Dancing Through the Summer

18 July 2022

This summer, locals and visitors spend their holidays with dance and spectacles of myriad genres, styles and conventions.

The “Cracovia Danza” Courtly Dance Festival kicks off on 16 July; it runs until the end of the month, with the week-long Kraków Dance Festival taking over the baton on 1 August. Plenty for all fans of dance, both historical and contemporary!

History and modernity

The “Cracovia Danza” Courtly Dance Festival is held for the 23rd time. As usual, it will be an opportunity to explore local, national and international dance heritage. The event is organised by the Cracovia Danza Ballet – Poland’s only ensemble specialising in historic dances. The festival serves as a bridge between the past and the present. The spectacles combine a detailed analysis of sources and archive material with incredible technique, bringing history to life. This year’s leading motif is comedy.

The Kraków Dance Festival is held for the second time, but the event has a much longer history. It arose from the coming together of three projects developed by the Kraków Choreography Centre at the Nowa Huta Cultural Centre. The choreography competition 3…2…1…DANCE! presented solo, duos and trios awarded by a jury and the public. The BaletOFFFestival featured artistic residences at the Nowa Huta Cultural Centre, with the effects presented to the public. Finally, the SPACER Contemporary Dance Festival presented the latest achievements in choreography. Bringing the three events into one has helped focus production and promotional efforts, placing the new festival firmly on Kraków’s cultural map and allowing it to have a more extensive programme. In 2020, festival plans were thwarted by the pandemic, but the following year the organisers were able to host an event under the banner Seeing Dance. This year’s motto is Here and Now Until Eternity.

From the polonaise to tai chi

It might seem that the only connection between the history-focused Courtly Dance Festival and the contemporary choreographies of the Kraków Dance Festival is the summer holidays, but the similarities run deeper. Both festivals make a powerful mark in the city space. Performances by the Royal Courtly Ballet will be held outdoors, at the stage in front of Galeria Krakowska and at the Main Market Square. The dancers also present three short forms as a continuation of the cycle “Kraków Painted with Dance”, initiated last year. Spectacles recalling the locations where they are shown will appear by the Krzysztofory Palace, at the courtyard of the Czartoryski Museum and at Wawel. Although performances of the Kraków Dance Festival are held indoor at the Nowa Huta Cultural Centre, there will be daily outdoor exercise sessions inspired by the art of tai chi.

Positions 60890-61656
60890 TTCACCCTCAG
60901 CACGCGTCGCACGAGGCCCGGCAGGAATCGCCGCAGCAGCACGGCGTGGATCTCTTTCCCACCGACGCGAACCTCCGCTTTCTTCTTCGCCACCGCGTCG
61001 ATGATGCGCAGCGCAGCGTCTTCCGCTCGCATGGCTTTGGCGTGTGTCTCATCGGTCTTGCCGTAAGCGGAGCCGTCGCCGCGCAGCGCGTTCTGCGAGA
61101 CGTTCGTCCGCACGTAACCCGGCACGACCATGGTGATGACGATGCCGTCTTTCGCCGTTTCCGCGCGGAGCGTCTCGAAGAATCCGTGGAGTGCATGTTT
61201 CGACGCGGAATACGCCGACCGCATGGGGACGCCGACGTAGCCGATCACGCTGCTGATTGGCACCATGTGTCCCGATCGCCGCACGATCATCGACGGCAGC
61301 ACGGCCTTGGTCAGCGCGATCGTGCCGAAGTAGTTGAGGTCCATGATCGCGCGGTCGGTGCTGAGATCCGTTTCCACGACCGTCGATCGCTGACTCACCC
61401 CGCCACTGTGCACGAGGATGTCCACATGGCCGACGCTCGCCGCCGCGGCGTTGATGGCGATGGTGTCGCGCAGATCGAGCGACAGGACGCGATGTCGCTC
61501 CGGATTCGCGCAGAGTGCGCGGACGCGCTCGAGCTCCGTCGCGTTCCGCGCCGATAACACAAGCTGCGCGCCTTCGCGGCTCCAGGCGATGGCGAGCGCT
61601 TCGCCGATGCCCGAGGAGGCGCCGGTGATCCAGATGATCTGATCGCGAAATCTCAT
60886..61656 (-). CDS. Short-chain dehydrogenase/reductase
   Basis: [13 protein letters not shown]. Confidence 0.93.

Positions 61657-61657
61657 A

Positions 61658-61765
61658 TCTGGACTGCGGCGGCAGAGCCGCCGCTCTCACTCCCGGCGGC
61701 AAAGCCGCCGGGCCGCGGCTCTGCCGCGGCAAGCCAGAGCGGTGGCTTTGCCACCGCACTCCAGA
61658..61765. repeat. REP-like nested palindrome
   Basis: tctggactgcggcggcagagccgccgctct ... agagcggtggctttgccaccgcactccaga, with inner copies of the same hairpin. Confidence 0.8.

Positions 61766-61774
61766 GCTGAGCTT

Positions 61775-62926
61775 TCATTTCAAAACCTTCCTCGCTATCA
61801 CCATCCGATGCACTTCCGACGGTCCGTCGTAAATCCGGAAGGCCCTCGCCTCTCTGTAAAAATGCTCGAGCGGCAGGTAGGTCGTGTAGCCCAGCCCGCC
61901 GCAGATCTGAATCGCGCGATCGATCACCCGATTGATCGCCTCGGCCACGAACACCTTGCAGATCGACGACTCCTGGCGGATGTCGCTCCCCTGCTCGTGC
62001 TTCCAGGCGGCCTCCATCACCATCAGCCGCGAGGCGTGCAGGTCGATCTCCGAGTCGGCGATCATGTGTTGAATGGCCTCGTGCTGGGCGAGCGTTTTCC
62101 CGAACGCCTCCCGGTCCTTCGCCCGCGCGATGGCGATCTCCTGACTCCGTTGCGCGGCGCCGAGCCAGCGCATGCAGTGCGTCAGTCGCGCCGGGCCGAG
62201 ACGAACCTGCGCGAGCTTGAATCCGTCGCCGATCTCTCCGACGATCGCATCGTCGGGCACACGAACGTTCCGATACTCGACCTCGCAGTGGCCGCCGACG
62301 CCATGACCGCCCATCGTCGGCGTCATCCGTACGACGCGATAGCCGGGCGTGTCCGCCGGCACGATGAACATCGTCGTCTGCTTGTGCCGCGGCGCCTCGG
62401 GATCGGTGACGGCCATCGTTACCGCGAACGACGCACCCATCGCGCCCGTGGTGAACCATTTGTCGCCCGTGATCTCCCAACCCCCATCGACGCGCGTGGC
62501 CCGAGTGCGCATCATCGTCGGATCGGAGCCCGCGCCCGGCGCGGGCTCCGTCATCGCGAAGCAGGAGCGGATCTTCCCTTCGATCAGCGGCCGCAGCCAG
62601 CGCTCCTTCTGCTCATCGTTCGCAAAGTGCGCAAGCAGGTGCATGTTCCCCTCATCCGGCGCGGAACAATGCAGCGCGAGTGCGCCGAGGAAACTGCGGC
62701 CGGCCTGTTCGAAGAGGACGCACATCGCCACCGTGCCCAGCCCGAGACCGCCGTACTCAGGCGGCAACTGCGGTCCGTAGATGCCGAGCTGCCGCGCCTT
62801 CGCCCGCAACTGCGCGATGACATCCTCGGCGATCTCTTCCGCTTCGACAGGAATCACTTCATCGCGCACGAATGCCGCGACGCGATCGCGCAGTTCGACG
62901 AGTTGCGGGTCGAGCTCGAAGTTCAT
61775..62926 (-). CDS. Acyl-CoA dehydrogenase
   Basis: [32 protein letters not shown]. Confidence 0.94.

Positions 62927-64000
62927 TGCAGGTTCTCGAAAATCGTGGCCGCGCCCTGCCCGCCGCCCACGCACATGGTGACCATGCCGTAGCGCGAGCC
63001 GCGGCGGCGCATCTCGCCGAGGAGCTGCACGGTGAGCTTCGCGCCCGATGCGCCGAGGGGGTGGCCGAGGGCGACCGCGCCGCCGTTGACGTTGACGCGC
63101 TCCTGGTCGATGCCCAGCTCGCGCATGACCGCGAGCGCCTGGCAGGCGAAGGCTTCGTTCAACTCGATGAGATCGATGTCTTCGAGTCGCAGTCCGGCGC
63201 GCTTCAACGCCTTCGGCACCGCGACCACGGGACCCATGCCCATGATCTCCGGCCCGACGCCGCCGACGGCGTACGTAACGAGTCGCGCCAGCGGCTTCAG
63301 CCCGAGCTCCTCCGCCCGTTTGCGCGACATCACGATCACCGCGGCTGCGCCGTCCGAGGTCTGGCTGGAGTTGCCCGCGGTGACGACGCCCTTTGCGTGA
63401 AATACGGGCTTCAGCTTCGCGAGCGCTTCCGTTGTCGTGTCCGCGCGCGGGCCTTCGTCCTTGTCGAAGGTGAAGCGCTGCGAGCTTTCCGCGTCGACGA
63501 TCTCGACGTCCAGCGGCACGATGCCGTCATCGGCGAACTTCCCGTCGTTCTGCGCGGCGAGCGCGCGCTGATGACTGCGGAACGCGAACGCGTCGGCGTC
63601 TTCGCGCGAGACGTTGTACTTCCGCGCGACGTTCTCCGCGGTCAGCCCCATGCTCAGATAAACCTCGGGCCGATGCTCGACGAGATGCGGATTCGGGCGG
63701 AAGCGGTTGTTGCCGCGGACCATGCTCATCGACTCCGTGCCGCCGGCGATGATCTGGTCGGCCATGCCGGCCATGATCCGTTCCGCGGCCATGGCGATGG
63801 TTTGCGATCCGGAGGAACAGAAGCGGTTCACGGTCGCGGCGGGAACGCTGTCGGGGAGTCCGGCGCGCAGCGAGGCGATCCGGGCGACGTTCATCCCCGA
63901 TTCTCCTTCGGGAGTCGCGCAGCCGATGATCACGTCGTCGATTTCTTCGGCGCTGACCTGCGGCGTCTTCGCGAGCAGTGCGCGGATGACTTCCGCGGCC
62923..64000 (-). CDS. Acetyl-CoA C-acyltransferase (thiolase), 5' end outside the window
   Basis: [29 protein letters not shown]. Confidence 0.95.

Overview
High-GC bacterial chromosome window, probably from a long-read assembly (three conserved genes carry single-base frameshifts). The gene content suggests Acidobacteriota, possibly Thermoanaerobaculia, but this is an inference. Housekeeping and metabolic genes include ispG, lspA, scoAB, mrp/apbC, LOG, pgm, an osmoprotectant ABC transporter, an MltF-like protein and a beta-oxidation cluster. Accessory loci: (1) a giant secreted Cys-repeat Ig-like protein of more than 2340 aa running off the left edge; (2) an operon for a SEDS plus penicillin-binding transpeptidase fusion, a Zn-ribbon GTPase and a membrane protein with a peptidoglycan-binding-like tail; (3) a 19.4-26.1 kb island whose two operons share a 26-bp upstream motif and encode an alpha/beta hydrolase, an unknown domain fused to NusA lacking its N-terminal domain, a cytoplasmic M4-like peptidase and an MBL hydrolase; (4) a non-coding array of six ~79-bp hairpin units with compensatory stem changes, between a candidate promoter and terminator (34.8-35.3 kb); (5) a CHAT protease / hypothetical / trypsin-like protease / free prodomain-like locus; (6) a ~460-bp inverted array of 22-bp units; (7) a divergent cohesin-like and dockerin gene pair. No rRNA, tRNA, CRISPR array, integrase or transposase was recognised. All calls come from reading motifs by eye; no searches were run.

Both festivals also aim to engage audiences in other ways. A traditional custom of the Courtly Dance Festival is a public polonaise at the Main Market Square. It will be led by artists from Cracovia Danza clad in beautiful period costume, encouraging all passers-by to join the procession. The Kraków Choreography Centre also hosts a public dance. The Kraków Dance Festival presents the Visual Ambient Jam Session, combining music with a photographic performance by Klaudyna Shubert. Another fascinating event will be workshops on writing about dance, ran by the critic and theorist Hanna Raszewska, open to all; the participants will have the opportunity to watch all festival spectacles.

Dance journey

The two festivals aim to reach regions distant in time and location. During the Courtly Dance Festival, Cracovia Danza presents Chess inspired by a poem by Jan Kochanowski, Renaissance dances, a pantomime and a performance Monsieur Molière Would Like to Ask You to Dance as part of the global celebrations of Year of Molière, coinciding with the 400th anniversary of the dramatist’s birth. A special guest of the festival will be Pierre-François Dollé, the French choreographer and dancer specialising in historic dance.

We will also see guests from abroad at the Kraków Dance Festival. The Czech collective Pocketart presents The Lion’s Den, while the Anton Lachky Company from Slovakia brings Others. The latter is written for the whole family, although it will mainly appeal to adults. The festival abounds with Polish artists and choreographers, including masters such as Ramona Nagabczyńska, Barbara Bujakowska and Wojciech Klimczyk. Some spectacles will be shown for the first time. One of the premieres is the presentation of the results of an artistic residence continuing the traditions of the former BaletOFFFestival.

Poles apart

History or modernity? Looking to the past or to infinity? Polonaise or a free dance to ambient music? Fans of theatre will see performances from the whole spectrum of the art of dance, and the acclaimed brands of the Courtly Dance Festival and the Kraków Dance Festival guarantee masterful performances. In fact there is no need to choose – let’s see what happens when we let tradition to flow smoothly into modernity!


Katarzyna Waligóra – theatre critic, educator and scholar. She works at the Academy of Theatre in Warsaw and collaborates with the Faculty of Theatre and Drama of the Jagiellonian University. She writes about theatre and dance for magazines such as “Taniec Polski”, “Dwutygodnik”, “Teatr” and “Dialog”. Most recently she co-edited a book with Monika Kwaśniewska, published by the Jagiellonian University in 2021.

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